|Name: _________________________||Period: ___________________|
This test consists of 5 short answer questions, 10 short essay questions, and 1 (of 3) essay topics.
Short Answer Questions
1. Who is the narrator of this story?
2. Who is the young man with the speed impediment that makes him stutter?
3. Where did McMurphy come from?
4. Why is Chief Bromden in the meeting room?
5. Who does Chief Bromden recognize as doing the same thing that McMurphy does?
Short Essay Questions
1. Who is the narrator of the story?
2. What does McMurphy see as his ticket out of the mental ward?
3. While the men understand McMurphy's change in behavior, what tragic event occurs that makes the ward go back to its normal routine?
4. What does Nurse Ratched tell the young black men to do before breakfast?
5. What does Harding's wife do when she comes to visit?
6. What does Nurse Ratched do during this meeting that unnerves the other people in the room?
7. When Nurse Ratched tells McMurphy that he can not wear a towel when walking around in the ward, what does McMurphy do?
8. What is the punishment for the men after the incident in #3 takes place?
9. How does Chief describe the days in the ward?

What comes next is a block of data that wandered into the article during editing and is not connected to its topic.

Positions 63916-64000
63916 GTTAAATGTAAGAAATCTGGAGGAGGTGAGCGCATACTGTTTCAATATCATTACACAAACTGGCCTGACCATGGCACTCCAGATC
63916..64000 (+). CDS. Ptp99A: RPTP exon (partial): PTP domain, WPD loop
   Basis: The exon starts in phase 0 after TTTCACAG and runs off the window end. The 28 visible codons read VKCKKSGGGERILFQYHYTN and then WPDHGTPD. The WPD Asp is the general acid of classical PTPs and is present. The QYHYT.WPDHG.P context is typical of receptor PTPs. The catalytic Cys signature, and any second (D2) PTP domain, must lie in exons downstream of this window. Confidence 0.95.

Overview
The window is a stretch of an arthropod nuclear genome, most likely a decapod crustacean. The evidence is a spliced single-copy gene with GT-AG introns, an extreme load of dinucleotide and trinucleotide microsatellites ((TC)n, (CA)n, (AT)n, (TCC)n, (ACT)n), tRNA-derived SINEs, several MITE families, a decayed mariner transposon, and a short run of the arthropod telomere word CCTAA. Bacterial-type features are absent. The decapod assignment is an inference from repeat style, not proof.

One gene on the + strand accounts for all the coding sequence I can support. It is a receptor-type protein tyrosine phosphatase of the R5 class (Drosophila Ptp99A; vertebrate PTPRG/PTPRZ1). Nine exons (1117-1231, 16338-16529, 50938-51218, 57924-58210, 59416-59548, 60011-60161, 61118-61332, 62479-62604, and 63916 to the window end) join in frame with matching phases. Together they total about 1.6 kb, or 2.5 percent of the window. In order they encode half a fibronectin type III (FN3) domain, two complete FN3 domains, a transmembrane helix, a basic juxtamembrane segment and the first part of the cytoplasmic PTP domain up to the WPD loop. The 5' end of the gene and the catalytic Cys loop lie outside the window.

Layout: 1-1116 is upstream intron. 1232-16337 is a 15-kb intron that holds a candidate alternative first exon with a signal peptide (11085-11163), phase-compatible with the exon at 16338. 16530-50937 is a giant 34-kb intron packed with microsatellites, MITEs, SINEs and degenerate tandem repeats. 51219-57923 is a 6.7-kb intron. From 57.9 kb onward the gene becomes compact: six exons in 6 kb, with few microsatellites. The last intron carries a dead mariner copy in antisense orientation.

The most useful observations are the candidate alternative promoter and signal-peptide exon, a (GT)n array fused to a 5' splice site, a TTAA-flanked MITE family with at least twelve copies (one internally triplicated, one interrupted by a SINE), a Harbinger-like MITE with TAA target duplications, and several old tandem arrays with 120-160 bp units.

10. How will the men be punished for the rebellious behavior they exhibited during the World Series?
Write an essay for ONE of the following topics:
Essay Topic 1
The question as to whether or not McMurphy is simply manipulating the men to get what he wants is something that begins to pull the group apart. In your opinion, do you think this is what McMurphy is trying to do? Why or why not? Would it be a bad thing in either case? In the end, what does McMurphy really 'win' in the ward as a result of his actions? Anything?
Essay Topic 2
The idea of who is the 'bull goose loony' comes up early in the story. What do you think the importance of this title is? Why do the two men vie for it? What other characters in the story might be good candidates for this title as well? What qualities do you think make up the definition of a bull goose loony?
Essay Topic 3
This novel is often seen as a scathing review of mental health in the United States, and in this sense, it's quite timeless. Though facilities have changed, do you think this novel presents an accurate representation of mental health facilities today? Why or why not? What things seem like they would never happen in today's world? Why or why not?
This section contains 729 words
(approx. 3 pages at 300 words per page)